However, Sapp these days is not what he used to be. It’s like something changed in Sapp (psychologically) that made him less of a beast after Cro Cop beat him in K-1.

  6. Ultimo Santa says:

    Dave2 and shibuya – I totally agree.

    It’s mind blowing to think someone who looked that dangerous in PRIDE and K-1, with such little experience, could have fallen so far.

    Sapp probably felt invincible to a degree, having so much success with so little training.

    But having a prime CroCop shatter your orbital bone is a harsh reality check. You see that all the time – a fighter gets brutally KOed or injured, and for a variety of reasons they just never bounce back.

    But Sapp never took fighting seriously, which is what burns so many people’s toast. He’s a giant, muscular mass of wasted potential, and nothing is more frustrating than that for a fan.

    frankp316 – I don’t agree.

    Sapp has no more or less value today to the WWE than he did 7 years ago. Their target market is now 5-12 year olds; kids who are too young to watch the UFC. Less than 1% of their fanbase knows who Sapp is, and of those people only a fraction would care about his MMA career.

    If the WWE is willing to push someone like Lashley, who has zero charisma but is built like a superhero, I don’t see why Sapp wouldn’t be a welcome addition (if Vince wanted to fork out a LOT of money for him, which he wouldn’t).

  7. Shane says:

    In an audio interview with Sapp months ago on (promoting his Strikeforce fight) Sapp acknowledged that he could be a better fighter if he trained harder and put more effort in.

    In his mind he feels more comfortable having several revenue streams (fighting, acting, music etc.) making good money rather than putting all his eggs in one basket to make extremely good money.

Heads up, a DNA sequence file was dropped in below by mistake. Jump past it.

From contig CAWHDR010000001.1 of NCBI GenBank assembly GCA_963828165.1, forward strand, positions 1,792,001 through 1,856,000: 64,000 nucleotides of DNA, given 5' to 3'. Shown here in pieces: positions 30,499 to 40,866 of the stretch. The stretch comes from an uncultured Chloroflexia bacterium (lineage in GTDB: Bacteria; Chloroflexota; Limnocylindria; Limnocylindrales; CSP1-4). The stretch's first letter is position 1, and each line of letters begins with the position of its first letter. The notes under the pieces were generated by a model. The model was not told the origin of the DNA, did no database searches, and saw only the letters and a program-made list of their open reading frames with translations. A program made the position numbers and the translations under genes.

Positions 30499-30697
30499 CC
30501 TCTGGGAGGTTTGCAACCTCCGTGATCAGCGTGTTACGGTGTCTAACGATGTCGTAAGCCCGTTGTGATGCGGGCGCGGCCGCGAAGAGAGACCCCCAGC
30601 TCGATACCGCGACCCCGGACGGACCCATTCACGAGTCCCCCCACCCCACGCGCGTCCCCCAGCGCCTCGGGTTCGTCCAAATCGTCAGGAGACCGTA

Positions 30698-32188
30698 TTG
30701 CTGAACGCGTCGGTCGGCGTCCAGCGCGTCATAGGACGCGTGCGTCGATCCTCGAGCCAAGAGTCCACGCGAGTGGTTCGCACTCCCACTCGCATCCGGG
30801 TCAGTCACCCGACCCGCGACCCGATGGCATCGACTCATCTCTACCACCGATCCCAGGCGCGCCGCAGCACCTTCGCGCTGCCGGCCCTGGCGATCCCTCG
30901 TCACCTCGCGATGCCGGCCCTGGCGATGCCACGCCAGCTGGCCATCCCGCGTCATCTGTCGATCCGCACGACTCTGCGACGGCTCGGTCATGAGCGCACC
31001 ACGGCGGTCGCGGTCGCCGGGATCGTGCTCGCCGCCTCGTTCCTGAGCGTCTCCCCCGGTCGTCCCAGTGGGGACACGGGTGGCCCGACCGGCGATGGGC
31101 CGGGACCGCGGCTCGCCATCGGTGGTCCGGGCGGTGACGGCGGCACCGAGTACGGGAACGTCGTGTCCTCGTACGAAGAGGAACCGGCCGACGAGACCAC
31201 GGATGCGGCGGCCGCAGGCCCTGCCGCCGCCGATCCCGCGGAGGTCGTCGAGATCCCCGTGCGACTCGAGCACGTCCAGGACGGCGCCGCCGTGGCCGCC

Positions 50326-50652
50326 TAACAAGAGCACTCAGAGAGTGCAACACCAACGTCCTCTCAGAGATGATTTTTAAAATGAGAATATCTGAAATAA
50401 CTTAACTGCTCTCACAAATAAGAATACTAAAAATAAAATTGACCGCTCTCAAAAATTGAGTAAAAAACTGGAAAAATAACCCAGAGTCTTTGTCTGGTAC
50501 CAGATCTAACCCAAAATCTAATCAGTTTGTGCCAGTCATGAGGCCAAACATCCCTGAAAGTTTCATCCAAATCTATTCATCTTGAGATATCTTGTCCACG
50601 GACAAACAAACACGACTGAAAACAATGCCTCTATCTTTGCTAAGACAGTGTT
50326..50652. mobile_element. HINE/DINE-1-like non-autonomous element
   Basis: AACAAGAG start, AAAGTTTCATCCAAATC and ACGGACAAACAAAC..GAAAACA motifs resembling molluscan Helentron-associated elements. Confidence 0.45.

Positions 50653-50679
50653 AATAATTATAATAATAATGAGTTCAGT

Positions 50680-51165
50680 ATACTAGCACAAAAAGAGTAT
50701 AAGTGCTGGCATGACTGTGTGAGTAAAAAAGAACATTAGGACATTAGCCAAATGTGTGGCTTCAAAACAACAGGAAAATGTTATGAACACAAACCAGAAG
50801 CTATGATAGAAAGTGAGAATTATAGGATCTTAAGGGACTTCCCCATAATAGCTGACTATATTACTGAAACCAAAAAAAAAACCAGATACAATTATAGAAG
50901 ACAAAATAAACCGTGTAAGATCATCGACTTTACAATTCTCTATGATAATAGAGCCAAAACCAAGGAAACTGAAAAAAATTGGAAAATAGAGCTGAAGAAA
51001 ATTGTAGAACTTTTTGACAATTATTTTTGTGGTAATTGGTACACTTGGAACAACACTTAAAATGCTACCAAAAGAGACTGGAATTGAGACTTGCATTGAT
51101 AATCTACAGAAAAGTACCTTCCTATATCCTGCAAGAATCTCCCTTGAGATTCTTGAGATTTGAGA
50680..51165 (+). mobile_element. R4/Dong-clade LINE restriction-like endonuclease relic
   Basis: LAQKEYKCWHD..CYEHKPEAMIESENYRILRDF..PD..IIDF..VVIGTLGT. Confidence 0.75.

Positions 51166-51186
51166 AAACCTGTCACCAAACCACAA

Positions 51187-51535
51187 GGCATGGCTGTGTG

8. Mark says:

    The problem with his theory is that when he’s seen as a joke of a fighter, no one will hire him for movies, nor will the Japanese be interested in his music (I assume he’s rapping since doing J-Pop would just be disturbing) or seeing him in commercials.

    It’s the same issue I feared would ruin Gina. MMA is great to parlay into other gigs, but when you lose motivation and start losing, your appeal in the other field wears off. Cung Le possibly leaving MMA now for movies is far better than Frank Shamrock looking weak but thinking he can act later.

    It’s best to hit some kind of peak and exit MMA than do it half-assed. Fortunately for Gina she’s much better looking than “The Beast”, though.

  9. MMAMoneyLine says:

    I couldn’t agree more with the people that say Sapp should be in the WWE. He is an impressive physical specimen with a huge following in Japan and a sizeable following here in the states.

    Get out of the fight game, Bob, and start making some money without getting punched in the face!